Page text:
Fatimid or Persian Infantryman on a Lustreware Plate, 12th Century



Source: StudyBlue



Referenced on p24 EH - 001 - D.Nicolle - Essential Histories. The Crusades. by David Nicolle
Infantryman with tall shield on a lustreware ceramic plate, Iran or Egypt 12th century. The foot soldier on this magnificent ceramic has a straight sword with the kind of hilt which appears in several Islamic manuscripts from this period. The hilt was probably of cast bronze. His tall shield with its flattened base and chequerboard pattern is a januwiya a form of infantry mantlet whose name suggests that it was of Italian origin. Genoa, from which the name derives, became one of the main Italian merchant republics through which military equipment and strategic materials were illegally sold to the Islamic states during the Crusader period. (De Unger Collection, London)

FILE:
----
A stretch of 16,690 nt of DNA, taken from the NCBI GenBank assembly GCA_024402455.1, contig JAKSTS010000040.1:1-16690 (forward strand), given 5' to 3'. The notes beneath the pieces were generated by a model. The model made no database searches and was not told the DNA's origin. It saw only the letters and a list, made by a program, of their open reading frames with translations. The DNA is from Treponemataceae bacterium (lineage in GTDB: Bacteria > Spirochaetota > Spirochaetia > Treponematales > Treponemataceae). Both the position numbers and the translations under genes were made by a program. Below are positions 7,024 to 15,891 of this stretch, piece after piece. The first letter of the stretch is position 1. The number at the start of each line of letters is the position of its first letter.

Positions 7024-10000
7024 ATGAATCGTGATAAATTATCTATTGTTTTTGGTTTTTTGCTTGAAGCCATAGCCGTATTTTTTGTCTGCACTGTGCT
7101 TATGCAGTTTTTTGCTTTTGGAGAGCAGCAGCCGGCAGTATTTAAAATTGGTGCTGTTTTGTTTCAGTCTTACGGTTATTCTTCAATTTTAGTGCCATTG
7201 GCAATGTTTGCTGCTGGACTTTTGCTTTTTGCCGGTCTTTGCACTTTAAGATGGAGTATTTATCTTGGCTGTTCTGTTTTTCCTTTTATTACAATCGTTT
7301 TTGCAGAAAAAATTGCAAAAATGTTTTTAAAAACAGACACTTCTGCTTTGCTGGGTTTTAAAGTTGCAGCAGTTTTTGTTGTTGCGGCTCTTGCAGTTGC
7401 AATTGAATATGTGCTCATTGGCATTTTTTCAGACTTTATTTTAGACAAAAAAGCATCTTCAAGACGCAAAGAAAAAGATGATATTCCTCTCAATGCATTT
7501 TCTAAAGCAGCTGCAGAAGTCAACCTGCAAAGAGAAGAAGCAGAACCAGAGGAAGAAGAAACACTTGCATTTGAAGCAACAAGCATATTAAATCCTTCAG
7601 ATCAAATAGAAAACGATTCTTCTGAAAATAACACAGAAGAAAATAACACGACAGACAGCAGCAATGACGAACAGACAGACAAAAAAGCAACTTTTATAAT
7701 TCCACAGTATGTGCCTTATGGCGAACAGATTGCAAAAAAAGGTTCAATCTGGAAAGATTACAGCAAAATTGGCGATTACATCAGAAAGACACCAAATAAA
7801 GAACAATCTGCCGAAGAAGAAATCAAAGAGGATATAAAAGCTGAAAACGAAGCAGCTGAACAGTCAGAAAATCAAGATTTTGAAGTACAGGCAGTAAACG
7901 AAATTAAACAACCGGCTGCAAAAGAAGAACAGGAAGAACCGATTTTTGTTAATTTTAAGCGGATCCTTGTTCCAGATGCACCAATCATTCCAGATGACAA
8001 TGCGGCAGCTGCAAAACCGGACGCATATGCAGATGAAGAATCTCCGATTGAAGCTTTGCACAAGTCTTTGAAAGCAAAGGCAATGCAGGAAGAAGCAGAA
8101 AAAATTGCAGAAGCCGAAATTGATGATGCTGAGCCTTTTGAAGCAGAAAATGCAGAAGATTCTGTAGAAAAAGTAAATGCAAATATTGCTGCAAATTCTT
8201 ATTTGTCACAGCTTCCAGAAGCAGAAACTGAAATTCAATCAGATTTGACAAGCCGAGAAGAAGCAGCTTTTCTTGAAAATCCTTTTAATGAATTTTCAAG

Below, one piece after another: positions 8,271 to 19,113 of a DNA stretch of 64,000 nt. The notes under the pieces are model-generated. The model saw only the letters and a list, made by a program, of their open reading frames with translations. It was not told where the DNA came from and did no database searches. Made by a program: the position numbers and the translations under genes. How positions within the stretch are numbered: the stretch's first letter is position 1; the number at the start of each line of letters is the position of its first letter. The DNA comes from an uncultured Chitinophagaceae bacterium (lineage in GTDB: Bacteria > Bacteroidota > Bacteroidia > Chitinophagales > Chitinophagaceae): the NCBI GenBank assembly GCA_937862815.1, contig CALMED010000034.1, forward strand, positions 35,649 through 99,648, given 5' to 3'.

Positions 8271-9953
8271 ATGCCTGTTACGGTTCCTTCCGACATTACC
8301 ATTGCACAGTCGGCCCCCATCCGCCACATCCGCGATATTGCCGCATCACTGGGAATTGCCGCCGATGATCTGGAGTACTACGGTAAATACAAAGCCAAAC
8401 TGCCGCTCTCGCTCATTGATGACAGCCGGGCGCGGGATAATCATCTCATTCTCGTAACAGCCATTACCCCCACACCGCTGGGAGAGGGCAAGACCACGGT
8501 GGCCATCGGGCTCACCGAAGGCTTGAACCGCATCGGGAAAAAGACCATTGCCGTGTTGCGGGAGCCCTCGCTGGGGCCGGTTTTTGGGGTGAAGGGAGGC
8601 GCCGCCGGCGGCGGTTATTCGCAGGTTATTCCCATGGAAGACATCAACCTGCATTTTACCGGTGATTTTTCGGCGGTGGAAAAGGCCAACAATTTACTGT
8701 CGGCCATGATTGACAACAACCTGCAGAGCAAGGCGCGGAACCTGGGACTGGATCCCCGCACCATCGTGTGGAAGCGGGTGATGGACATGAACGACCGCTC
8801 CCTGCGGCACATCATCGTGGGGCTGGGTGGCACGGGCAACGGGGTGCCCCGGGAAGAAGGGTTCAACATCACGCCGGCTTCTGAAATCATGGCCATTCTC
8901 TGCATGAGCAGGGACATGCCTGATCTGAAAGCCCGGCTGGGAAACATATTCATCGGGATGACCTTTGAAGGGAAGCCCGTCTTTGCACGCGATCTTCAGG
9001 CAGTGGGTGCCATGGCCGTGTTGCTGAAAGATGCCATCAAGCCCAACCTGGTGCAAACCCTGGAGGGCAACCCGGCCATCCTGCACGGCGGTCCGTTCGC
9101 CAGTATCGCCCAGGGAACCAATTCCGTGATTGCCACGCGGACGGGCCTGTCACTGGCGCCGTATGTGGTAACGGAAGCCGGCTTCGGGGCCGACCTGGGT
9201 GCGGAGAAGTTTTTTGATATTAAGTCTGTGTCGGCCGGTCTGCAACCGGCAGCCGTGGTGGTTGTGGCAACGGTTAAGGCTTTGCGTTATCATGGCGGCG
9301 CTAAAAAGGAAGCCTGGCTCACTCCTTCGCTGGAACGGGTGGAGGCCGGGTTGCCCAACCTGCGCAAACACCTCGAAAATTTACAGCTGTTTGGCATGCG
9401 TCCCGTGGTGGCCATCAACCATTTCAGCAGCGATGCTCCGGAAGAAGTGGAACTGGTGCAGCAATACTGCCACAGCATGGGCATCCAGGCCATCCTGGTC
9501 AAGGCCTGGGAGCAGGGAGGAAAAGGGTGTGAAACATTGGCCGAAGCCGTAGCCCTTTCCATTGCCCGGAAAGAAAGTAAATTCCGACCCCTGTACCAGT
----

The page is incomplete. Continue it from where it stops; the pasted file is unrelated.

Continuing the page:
Referenced on p29, God's Warriors, Knights Templar, Saracens and the Battle for Jerusalem by Helen Nicholson & David Nicolle:
A late 12th- to early 13th-century lustre plate from Persia showing a soldier carrying a tall shield, the base of which is flattened. Such januwiyah, or mantlets, were specifically for infantry use. The man's turban and the hilt of his straight sword represent styles known in the Islamic Middle East long before the coming of the Saljuq Turks. (Keir College, London, inv. 151)


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Fatimid Illustrations of Soldiers and Hunters, 10th - 12th Centuries